The presumption from the beginning that otaku perform a perpetual play on the border between the animate and the inanimate seems to harden. Android, a somewhat old-fashioned term, is quite fit for idol Yui Haga as well as for the otaku. They look like humans but they aren't, and they’re playing with factoids (look like facts, but aren't). The idol is pulling her willing followers by the nose. Understandable then that they in turn need their puppets to manipulate.

Idols like Chisato Moritaka appear reduced in size but only marginally more plastic in the form of models. The model otaku, who were also present at the komikete at Makuhari Fair, house a wide variety of entities - real and non-real - in their miniature world: models of idols and comic figures, Godzilla and Garland, automobiles and militaria Again the real otaku distinguishes himself from the mere maniac in that he is not satisfied with the commercial kits. The garage kits they produce in runs of a hundred are really detailed and elaborate. One of the major magazines for the model otaku is Do-Pe. Identity Magazine For You with a circulation of 'only' 40.000.

One might get the impression that all otaku are technofreaks, but they do not dislike nature per se. There are even otaku into tropical fish and fossils - as long as they do it the otaku-way. The Attitude counts, nothing else.

But there can be no doubt that most strands of otaku have a close connection to media and technology. The pure techno-otaku has his major forum in Radio Life. This started out as a magazine for amateur radio operators, who came to be called akushonFandaa (action bander), which in view of their considerable subversive potential seems more appropriate. Radio Life features background and consumer information on electronic devices and components. For example, on police radar-systems and detectors, the smallest of which is for motorcycle-riders; worn at the side of the helmet it warns the wearer with buzzer or led. Or an article on satellite interception. By the way: the Trotskyist group Chükakuha (middle core faction) was recendy discovered to have prepared jamming stations on strategic roofs around the imperial palace to disrupt the live broadcast of the enthronement ceremony. So it's not as if no one is using this subversive information in practice.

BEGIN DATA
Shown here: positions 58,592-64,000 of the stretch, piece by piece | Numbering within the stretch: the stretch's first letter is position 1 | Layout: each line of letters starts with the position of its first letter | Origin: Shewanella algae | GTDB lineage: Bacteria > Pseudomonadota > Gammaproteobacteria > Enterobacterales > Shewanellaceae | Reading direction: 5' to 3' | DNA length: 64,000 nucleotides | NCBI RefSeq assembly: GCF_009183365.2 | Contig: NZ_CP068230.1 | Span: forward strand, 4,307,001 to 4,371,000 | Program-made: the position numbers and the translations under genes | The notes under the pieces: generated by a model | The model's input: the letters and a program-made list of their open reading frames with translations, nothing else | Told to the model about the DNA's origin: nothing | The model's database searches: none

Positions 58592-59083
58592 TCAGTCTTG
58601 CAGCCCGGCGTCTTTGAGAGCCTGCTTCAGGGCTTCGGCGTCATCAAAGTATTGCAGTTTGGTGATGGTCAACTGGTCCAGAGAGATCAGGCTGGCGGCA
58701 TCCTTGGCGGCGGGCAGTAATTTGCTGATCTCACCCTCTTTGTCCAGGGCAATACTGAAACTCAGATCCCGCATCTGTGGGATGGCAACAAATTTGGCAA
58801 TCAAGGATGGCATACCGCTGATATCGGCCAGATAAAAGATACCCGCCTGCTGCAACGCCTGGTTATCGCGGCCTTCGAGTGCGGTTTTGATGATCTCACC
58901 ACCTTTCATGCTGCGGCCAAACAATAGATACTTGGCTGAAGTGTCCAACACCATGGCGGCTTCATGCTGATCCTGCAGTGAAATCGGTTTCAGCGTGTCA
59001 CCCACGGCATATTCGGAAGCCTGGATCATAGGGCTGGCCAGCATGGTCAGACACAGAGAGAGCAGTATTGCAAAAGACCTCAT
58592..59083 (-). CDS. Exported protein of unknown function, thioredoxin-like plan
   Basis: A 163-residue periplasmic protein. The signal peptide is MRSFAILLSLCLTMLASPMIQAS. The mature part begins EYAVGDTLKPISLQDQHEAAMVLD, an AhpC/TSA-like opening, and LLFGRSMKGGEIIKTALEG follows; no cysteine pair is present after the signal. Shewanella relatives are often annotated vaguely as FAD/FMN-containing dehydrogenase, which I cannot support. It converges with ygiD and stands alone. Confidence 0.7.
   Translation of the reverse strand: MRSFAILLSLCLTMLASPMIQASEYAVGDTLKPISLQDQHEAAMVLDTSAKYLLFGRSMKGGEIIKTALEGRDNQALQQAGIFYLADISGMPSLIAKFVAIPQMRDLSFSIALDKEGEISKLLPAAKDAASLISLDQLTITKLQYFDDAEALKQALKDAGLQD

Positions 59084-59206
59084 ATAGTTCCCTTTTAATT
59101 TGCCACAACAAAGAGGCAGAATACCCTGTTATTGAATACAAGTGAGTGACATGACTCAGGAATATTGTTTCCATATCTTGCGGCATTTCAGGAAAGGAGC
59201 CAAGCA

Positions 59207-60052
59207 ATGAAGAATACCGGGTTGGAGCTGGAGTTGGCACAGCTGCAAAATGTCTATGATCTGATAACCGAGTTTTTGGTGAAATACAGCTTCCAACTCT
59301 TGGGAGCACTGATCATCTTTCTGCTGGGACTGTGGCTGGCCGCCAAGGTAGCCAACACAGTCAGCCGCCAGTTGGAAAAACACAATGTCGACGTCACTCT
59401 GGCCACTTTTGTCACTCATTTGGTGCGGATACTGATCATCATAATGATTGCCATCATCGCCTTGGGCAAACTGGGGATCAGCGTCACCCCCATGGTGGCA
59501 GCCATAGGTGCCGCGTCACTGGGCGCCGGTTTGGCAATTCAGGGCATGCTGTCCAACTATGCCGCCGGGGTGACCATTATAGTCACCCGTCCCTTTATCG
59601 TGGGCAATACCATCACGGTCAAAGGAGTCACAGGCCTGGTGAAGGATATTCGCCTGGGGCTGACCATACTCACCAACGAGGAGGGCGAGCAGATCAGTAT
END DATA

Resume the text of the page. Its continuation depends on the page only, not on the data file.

Once a year Radio Life brings out an even more hardcore 'Underground RL’. The latest issue features a do-it-yourself kit for an electronic time fuse for any kind of bomb. The following article is on model-kits for hand grenades (the original German wwn model or if you prefer, the classic design of the American MKZ). The next one is on how to build a stun-gun from the condenser of a disposable camera. You can use it to give your next-door otaku a 35.000 - 80.000 Volt shock. The last example from this iniquitous hacker rag is the board lay-out for an adaptor that circumvents the DAT-copy-protection (a nasty little compromise between the music and the hardware industries that allows only one digital copy of every CD - the kind of misuse of technology that just begs to be hacked). In the Underground Radio Life the otaku with subversive ambitions gets the full description how it works and how to crack it.

Other fans of Radio Life are military and pohce-otalcu. They are girls into wearing the original uniforms of policewomen and boys driving around in 99.9 per cent 'real' police cars. The ads show where the sirens, radios, helmets, badges and accessories down to the official whistle and necktie-pin come from. Except for the guns - and even those are as-close-as-you-can get plastic models - everything is as real as the stuff the genuine military or police is using, simply because the otaku buy it from the same dealers the State does. When the real and the imaginary become indistinguishable the real becomes a fetish.


I don’t think that this is an expression of genuine militarist or terrorist intentions, nor is it the lure of the forbidden per se. Otaku also like to use technology for other than its intended purposes. But basically, it's an empty, content-less joy of technology and information that drives them. In that sense there is no significant difference between game-otaku and radio-hackers, idol-maniacs and magnet-card forgers. The structure is the same. Essential for every otaku is a web of technical details, whether on cameras or police cars, on fictional spaceships or 'art trucks'. Knowledge is important to be able to communicate. Information is the essence of the otucky life-style.